PrefaceAbout The Subject
The rapid and widespread proliferation of computing devices and technologies is producing significant changes to life, as ever more established activities go online, and as networking makes new activities possible. These developments have already affected most sectors of society, including the nature of scientific activity. This book looks at the character and potential of advances in computing technologies for scientific practice. The impacts that computing technologies have already had on science indicate that there will be a much greater expansion and transformation of the part computing plays in scientific research, with significant effects on the nature of scientific practice itself and of the social and organisational settings within which science is practiced.
At this time we are witnessing a take off for CSE. In the terms recently popularised by Malcolm Gladwell, CSE is approaching a tipping point, “the moment of critical mass, the threshold, the boiling point” (Gladwell, 2000, p12) when the spread of a minority or marginal activity moves into epidemic expansion.
Computational Science and Engineering (CSE) is the name we use here for the connected technological and practical advances that are being made to researchers’ situation and practice. CSE subsumes activities variously identified as Computational Science, Scientific Computing, and eScience. It is developing apace across the natural sciences, and is slowly spreading into the humanities and social sciences and from the developed world to the developing world, but many of these developments are independent and in parallel. Though there are initiatives to give a coordinated push to CSE’s growth throughout the disciplines, these initiatives are not as yet unified or coherent.
CSE is understood as providing a new means for the delivering of substantial scientific discovery (and not just a means of processing scientific information), in addition to the existing pair of observation/experimentation and theory, especially through the use of simulations. Simulation can be used to explore complex systems that are (relatively) inaccessible to experiment or observation because of cost or technological difficulties.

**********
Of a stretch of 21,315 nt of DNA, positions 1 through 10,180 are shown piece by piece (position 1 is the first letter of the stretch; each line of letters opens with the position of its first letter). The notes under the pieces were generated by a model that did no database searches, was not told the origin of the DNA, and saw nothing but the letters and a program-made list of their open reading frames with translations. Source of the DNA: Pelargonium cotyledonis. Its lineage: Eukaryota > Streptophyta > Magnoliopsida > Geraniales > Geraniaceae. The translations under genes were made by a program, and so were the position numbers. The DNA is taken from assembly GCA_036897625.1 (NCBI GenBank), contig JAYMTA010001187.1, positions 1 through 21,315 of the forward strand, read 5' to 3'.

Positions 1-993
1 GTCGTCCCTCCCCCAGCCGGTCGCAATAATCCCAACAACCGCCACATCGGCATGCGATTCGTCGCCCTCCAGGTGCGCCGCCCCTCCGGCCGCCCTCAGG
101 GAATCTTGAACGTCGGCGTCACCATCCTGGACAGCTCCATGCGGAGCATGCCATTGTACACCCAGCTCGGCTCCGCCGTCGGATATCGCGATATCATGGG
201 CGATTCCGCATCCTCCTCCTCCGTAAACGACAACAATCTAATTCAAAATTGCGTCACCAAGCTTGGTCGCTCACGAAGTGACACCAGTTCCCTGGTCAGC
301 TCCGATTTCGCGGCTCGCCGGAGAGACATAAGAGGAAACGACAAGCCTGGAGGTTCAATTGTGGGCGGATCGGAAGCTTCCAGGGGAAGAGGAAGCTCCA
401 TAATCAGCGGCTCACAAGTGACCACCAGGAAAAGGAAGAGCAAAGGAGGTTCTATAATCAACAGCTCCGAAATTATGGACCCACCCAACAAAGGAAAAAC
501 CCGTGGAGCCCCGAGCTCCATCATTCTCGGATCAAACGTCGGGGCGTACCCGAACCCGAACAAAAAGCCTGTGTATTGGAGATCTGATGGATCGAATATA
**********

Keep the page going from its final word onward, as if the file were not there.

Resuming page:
Computational models commonly involve mathematical models that embody a theoretical understanding from appropriate scientific disciplines and where possible results are validated against observational/experimental data. With valid computational models virtual experiments can generate new findings. The relentlessly expanding power and diminishing size of computing hardware means that computational resources are not only ever more prevalent and powerful, but also more easily accessible, so that very complex scientific computation can be done on desktop machines as well as on the High Powered Computers (HPC) that are required for the most massive jobs.Mission and Objectives of This Book
This handbook indentifies the fundamental elements making up CSE and showing their interdependence in a way that (a) reviews the state of the art and current achievements; (b) explores imminent developments advancing the state of play; (c) makes these accessible to as wide an audience of interested parties as possible. The handbook gives an organised survey of cogent topics. It is placed at a level that does not assume considerable prior familiarity with or facility in the heavily technical details of specific areas of CSE. However, be warned that the chapters do cover complex research, though the authors have attempted to make their work as accessible as possible and to guide readers to sources of more advanced understandings and discuss practical issues.
The handbook’s emphasis acts as a counterweight to the dominant focus on purely technical skills besting the literature by covering some practical aspects of developing and operating CSE inquiries, considering these from the point of view of those who might want to use CSE on a small scale as well as those conducting large scale projects, making this a useful resource for all budgets, as well as for those who are involved in managing the integrity and security of a CSE operation. Organisation of the Book
This book consists of 24 chapters that cover various aspect of CSE research. There is much overlap between the topics; thus, it was particularly difficult to organise the chapters. Initially traditional themes were picked as possible sections within the book; however it soon became clear that for example the numerical methods could not stand on their own, because they are a fundamental element of each CSE application discussed (even the visualization applications). Instead the chapters have been divided into 3 sections that cover broad areas of CSE research, and the chapters from each section have been ordered to reflect particular themes. This should make it easier for readers to find related topics.
- Section 1: Hardware and Software – this section explores the individual and interconnected elements of hardware and software. The section moves from hardware, to programming languages, to software development tools, to software development practices, and ends by connecting that to emerging scientific practices in the creation of research software.